So this week we were able to announce the news that we have joined up with the Contemporary Poetics Research Centre at Birkbeck, University of London to establish a national Text Archive with a Cultural Engagement Award from the Arts Humanities Research Council (AHRC) and supported by the National Archives Council.  Most of the credit is due to Carol Watts for pulling the bid together. But the thing that makes the project interesting to me is the prospect of making the Text a resource for new thinking, new creative practice. We have appointed Holly Pester to be the Text Archive Curator and in addition to establishing the archive, we will be seeking donations and acquisitions that make it even more representative of the international practice of language across artforms. 

The project also involves two public events underlining the exchange between Bury and Birkbeck: a colloquium held in the Museum in May 2013, and a colloquium and installation in Birkbeck's Forum for the Arts in early July. I've no doubt that it will generate future elements for the next Text Festival in 2014.  

February 04, 2013

The Dark Would Preview

THE DARK WOULD language art anthology will be previewed at the Southbank Centre in London on 6 Feb, 8-9.30pm. Material from both volumes will be shown and there will be readings and a panel-led discussion around the issues raised by the anthology. A gallery launch event for both volumes will take place in April, again in London.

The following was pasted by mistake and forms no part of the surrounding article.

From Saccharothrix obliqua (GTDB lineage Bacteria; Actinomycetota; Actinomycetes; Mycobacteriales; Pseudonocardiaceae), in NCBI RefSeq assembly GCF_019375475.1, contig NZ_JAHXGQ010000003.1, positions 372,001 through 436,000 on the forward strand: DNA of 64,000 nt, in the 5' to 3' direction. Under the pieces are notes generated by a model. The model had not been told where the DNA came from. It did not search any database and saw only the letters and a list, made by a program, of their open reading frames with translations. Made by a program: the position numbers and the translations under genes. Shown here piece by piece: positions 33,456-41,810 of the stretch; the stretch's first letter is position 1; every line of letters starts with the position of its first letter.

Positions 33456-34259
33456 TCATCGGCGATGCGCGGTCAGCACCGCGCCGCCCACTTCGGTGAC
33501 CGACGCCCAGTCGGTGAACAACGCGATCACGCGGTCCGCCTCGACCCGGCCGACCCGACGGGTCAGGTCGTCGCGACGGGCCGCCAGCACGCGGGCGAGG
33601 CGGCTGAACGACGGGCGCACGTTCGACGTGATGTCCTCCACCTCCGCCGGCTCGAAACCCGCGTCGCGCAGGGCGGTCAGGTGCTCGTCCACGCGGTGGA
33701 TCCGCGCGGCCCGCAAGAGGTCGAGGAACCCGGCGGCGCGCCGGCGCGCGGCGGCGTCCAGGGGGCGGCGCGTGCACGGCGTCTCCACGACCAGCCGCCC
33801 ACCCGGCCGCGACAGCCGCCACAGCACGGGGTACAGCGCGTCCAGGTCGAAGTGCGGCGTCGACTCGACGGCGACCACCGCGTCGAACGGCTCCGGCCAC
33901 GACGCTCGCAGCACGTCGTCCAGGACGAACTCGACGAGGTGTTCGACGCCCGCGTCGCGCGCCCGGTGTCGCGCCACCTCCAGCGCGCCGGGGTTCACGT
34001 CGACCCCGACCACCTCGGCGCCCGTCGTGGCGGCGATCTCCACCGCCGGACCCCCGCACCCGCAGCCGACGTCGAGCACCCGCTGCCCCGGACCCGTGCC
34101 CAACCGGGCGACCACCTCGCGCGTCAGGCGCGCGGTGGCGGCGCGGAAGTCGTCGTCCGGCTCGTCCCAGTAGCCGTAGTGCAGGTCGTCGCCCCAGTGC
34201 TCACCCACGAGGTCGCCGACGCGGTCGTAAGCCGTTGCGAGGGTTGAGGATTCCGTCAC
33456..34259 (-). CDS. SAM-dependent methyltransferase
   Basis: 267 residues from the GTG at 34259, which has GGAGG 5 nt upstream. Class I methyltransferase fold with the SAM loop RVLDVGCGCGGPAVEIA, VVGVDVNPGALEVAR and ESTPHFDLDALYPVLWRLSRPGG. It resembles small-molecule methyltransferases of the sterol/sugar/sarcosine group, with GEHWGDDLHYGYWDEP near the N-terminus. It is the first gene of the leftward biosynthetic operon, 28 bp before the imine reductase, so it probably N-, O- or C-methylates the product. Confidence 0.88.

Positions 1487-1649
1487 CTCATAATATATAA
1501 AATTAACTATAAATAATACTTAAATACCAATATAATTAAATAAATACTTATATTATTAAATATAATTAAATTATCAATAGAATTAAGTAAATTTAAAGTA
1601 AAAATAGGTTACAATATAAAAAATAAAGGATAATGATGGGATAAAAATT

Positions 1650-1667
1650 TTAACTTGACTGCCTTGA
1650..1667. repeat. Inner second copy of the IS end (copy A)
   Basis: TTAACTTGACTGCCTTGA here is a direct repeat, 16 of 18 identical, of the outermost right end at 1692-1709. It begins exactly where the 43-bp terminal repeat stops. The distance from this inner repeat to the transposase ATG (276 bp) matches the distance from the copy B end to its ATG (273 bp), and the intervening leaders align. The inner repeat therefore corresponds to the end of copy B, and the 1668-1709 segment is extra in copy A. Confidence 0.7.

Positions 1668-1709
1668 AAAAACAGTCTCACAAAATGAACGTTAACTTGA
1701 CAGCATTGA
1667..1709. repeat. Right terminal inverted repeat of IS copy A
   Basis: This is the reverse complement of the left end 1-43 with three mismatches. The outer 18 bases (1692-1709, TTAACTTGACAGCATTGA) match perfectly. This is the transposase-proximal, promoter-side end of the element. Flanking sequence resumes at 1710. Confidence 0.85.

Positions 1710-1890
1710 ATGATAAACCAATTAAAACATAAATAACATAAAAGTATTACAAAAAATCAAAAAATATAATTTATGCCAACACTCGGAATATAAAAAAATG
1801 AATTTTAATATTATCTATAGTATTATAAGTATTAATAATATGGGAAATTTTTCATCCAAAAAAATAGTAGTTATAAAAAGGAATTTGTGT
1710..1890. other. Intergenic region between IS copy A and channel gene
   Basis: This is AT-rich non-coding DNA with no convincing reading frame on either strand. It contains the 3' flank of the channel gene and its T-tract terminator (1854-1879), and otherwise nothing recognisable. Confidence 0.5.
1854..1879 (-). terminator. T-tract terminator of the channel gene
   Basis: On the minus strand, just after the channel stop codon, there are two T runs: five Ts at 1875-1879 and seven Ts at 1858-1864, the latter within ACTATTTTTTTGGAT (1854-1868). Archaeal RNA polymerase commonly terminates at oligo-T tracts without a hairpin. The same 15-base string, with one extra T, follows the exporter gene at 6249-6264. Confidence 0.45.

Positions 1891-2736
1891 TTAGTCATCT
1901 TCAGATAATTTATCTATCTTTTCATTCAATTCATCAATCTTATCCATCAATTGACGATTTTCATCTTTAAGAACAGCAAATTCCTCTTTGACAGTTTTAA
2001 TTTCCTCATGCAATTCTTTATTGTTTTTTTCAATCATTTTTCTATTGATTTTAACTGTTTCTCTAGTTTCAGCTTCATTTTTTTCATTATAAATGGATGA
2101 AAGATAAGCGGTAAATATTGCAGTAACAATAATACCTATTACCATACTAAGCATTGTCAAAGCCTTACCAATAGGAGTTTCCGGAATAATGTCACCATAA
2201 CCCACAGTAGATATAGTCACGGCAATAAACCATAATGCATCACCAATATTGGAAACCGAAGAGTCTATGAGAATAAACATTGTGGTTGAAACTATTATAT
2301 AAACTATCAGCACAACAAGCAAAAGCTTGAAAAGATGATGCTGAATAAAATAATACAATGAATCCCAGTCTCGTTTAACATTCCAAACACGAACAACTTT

Preview of a new, pioneering anthology of text artists and poets, which includes work by over 100 contributors including Richard Long, Fiona Banner, Maggie O' Sullivan, Tacita Dean, Ron Silliman, Shin Tanabe, Marton Koppany, Tom Phillips, Tsang Kin-Wah, Charles Bernstein, Susan Hiller, Tony Lopez, Caroline Bergvall, Sarah Sanders, Kay Rosen, Rosemarie Waldrop, Robert Grenier, Me, and many, many more. 

Join us in the Southbank Poetry Library for a set of readings and a panel discussion by artists and poets. Chairing the discussion and fielding audience questions are THE DARK WOULD editor Philip Davenport, poet Carol Watts and artist Liz Collini. Readings of commissioned pieces by Tim Atkins and Rebecca Cremin with Ryan Ormonde.

(photo credit: Nick Leyland  

January 15, 2013

Bird Sheet Music

Bird Sheet Music by Kerry Morrison, Helmut Lemke & Jon Hering
Discordant nature in harmony
Performed live – for one day only – in the Foyer, Tate Liverpool
Sunday 20th January
Performance times: 2.30pm, 3.30pm, & 4.30 pm
Live performance by a.P.A.t.T. Orchestra with Helmut Lemke

Sound installation by Helmut Lemke and Kerry Morrison, The Art Dock, Tate Liverpool